Nova Scotia approves application to deactivate sorting equipment at Timberlea landfill

Click to play video: 'Changes to Otter Lake Landfill approved'
Changes to Otter Lake Landfill approved
Halifax’s controversial plan to make changes to the Otter Lake Landfill has been approved. Two pieces of equipment that help sort organics will be deactivated, leaving many in the community concerned. Amber Fryday has more. – Mar 23, 2022

The province of Nova Scotia has approved an application to remove a front end processor and a waste stabilization facility at the Otter Lake Landfill in Timberlea.

This is provided a compliance plan is submitted.

The systems currently allow for the removal of hazardous materials and organic waste before being buried in the landfill.

Halifax Regional Municipality says due to the success of waste diversions, the equipment is no longer needed and could save millions of dollars in additional costs.

However, according to a public consultation that was conducted in winter of 2021, 95 per cent of the community had concerns about potential changes to the system.

“The community is outraged. Plain and simple. This community accepted the landfill site when no other community would accept it and that was based on promises and contractual obligations that were put in place in 1999,” says Scott Guthri with the Halifax Waste Resource Society.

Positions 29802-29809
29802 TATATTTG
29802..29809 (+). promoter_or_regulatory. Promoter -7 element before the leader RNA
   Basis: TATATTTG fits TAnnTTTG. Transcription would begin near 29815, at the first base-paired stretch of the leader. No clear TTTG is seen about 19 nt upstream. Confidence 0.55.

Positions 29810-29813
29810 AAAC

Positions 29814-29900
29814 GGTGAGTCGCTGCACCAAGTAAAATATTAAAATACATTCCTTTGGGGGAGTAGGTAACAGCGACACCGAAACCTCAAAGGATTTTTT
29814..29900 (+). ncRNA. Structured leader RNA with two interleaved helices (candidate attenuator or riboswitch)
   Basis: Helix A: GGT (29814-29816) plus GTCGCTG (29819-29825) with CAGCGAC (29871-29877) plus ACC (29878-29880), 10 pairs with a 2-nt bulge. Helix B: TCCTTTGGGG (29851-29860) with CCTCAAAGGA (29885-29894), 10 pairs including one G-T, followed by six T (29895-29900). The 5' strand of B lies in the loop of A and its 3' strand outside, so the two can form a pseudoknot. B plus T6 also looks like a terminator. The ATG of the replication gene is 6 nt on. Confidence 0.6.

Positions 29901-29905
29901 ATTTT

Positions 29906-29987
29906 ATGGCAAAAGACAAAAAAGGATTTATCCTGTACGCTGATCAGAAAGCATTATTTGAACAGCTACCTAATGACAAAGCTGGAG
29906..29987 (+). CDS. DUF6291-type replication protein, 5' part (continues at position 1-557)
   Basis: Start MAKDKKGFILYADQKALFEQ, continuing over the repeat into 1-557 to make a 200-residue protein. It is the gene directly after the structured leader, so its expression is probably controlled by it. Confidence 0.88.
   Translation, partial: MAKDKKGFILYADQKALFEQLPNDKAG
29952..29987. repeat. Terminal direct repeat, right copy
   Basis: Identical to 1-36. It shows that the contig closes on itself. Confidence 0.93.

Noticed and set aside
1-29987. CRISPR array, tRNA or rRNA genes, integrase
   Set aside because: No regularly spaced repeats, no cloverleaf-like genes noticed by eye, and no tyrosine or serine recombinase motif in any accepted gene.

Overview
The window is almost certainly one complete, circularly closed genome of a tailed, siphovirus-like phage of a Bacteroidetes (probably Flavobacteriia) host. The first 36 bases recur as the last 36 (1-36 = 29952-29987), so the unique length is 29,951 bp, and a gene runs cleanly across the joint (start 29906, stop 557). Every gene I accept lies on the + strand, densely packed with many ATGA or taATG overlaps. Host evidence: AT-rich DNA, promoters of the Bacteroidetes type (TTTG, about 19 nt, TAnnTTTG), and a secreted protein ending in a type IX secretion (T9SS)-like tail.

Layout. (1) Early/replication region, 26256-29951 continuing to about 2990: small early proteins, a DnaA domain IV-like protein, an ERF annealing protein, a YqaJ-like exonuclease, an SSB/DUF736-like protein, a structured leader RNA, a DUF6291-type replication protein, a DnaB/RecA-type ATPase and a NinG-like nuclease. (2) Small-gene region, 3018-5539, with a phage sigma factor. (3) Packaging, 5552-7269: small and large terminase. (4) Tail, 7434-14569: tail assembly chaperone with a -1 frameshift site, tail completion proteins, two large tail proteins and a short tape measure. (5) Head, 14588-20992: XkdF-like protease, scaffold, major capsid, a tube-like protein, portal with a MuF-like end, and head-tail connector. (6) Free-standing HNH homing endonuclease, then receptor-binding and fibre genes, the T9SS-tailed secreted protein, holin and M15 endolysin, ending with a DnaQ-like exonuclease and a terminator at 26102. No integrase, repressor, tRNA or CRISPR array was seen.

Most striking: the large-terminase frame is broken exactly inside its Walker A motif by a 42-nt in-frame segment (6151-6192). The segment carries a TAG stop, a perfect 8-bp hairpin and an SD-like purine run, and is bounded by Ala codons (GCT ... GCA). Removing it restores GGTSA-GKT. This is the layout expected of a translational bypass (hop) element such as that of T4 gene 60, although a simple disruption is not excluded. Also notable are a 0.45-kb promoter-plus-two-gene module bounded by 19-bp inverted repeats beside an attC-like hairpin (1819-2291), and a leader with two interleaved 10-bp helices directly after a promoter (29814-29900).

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Read more: Residents push back against proposed changes to Otter Lake landfill

According to the Department of Environment and Climate Change, their staff conducted an extensive review based on science and best practice and the equipment must stay on site until a hazardous waste plan is implemented.

Timberlea MLA Iain Rankin says the decision is disrespectful to the community.

“They’re reverting back to a traditional second-generation landfill. They’ve ignored the public engagement process that overwhelmingly said that there were concerns about potential change.”

Rankin says Beechville-Lakeside-Timberlea accepted the landfill in 1999 under contracts that would guarantee certain environmental protection and safeguards (Including the front end processor and the waste stabilization facility). At the time, the agreement to host the landfill was contingent on it being a 25-year plan.

The community has voiced many concerns about scavenger animals moving in the area with the potential increase in organics being buried as well as odor and blowing debris.

“Basically the trucks will back up to the landfill site, dump everything into a giant hole and drive away with no checks to make sure that these items are being removed or discovered into the landfill,” says Guthri

“What are you going to put in place to ensure that we’re still going to try and keep organics, raw organics out of the landfill? Are you going to phase out the black bag entirely so that we have all clear bags?” says Rankin.

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Guthri told Global News The Halifax Waste Resource Society has an appeals process underway that they will most likely follow through with and there is “nothing ruling out court action for breach of contract.”


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